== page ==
There’s an awful lot to agree with in Tom Friedman’s column this weekend about Israel’s growing isolation and the Netanyahu government’s inability to find a way clear, but he perpetuates the unfortunate trend of American liberals (usually Jewish ones) sort of playing dumb about what’s going on. The method here is to feign incredulity that Netanyahu could be so foolish and to say we don’t understand why he’s being so darn pig-headed.
It’s fairly clear, though, that Netanyahu isn’t “failing to put forth a strategy” or suffering from a lack of “subtle diplomacy.” Netanyahu came to the United States recently and delivered a speech to a joint session of Congress in which he described his strategic objectives as including perpetual military control over the Jordan Valley, perpetual Israeli control over East Jerusalem, and the non-emergence of a genuinely sovereign Palestinian polity on whatever scraps of the West Bank remain for Palestinian residents once Jewish settlers have grabbed all the bits they want. This is an immoral strategic objective to pursue, in my opinion. I would also add that it’s a foolish strategic objective to pursue. But it’s clearly Netanyahu’s objective, and he’s pursued it quite doggedly and quite effectively for a long time now. He pursued it successfully as Prime Minister in the 1990s. He continued to pursue it as a member of Arial Sharon’s cabinet. When Sharon looked like he might abandon this objective, Netanyahu broke from Sharon. That was a risky move, but he made the risk pay off by returning to power some years later a Prime Minister. And now back in the highest office in the land he’s pursuing it again, and he seems to be pursuing it successfully.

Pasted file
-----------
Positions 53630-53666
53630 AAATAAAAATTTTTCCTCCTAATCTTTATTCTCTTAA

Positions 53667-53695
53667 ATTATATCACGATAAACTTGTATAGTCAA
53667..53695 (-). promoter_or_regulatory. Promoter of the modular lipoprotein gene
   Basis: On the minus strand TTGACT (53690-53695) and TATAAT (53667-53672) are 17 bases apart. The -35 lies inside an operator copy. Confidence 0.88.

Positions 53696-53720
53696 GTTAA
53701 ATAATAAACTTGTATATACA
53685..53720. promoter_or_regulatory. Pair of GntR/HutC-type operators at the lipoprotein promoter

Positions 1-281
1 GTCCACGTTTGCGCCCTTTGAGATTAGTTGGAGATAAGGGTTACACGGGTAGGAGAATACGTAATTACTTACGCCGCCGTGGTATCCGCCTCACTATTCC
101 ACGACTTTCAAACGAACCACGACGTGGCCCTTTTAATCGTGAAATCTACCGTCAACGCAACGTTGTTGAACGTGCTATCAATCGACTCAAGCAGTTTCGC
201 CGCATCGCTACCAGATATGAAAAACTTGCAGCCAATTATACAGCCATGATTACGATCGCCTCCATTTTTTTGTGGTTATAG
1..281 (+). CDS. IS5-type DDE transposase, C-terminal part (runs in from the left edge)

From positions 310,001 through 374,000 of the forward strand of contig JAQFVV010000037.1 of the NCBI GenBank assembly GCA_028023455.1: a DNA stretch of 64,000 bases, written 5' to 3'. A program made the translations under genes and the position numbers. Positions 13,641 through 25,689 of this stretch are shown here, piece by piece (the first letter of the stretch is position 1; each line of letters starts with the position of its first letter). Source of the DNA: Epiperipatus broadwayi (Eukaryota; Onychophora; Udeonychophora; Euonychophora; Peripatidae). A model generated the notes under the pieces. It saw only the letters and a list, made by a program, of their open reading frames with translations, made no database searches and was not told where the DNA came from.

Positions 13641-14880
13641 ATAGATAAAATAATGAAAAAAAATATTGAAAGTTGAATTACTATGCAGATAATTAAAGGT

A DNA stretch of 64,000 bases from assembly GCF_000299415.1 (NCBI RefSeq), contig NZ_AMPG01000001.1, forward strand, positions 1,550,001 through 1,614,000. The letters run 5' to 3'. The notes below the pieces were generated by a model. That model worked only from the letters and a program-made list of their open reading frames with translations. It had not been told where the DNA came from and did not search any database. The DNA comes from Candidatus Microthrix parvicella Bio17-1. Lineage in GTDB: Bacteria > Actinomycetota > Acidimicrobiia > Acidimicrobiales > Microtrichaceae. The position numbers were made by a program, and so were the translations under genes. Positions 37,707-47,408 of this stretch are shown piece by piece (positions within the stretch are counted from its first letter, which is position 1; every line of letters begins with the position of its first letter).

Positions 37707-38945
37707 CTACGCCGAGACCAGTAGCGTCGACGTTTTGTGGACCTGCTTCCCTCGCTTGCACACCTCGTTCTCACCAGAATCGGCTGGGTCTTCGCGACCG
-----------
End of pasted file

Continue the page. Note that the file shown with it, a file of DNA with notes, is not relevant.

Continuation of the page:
It’s true that regional isolation is one of the costs of this policy, but that simply underscores the extent to which there’s a real strategic commitment here and a price Netanyahu is willing to pay.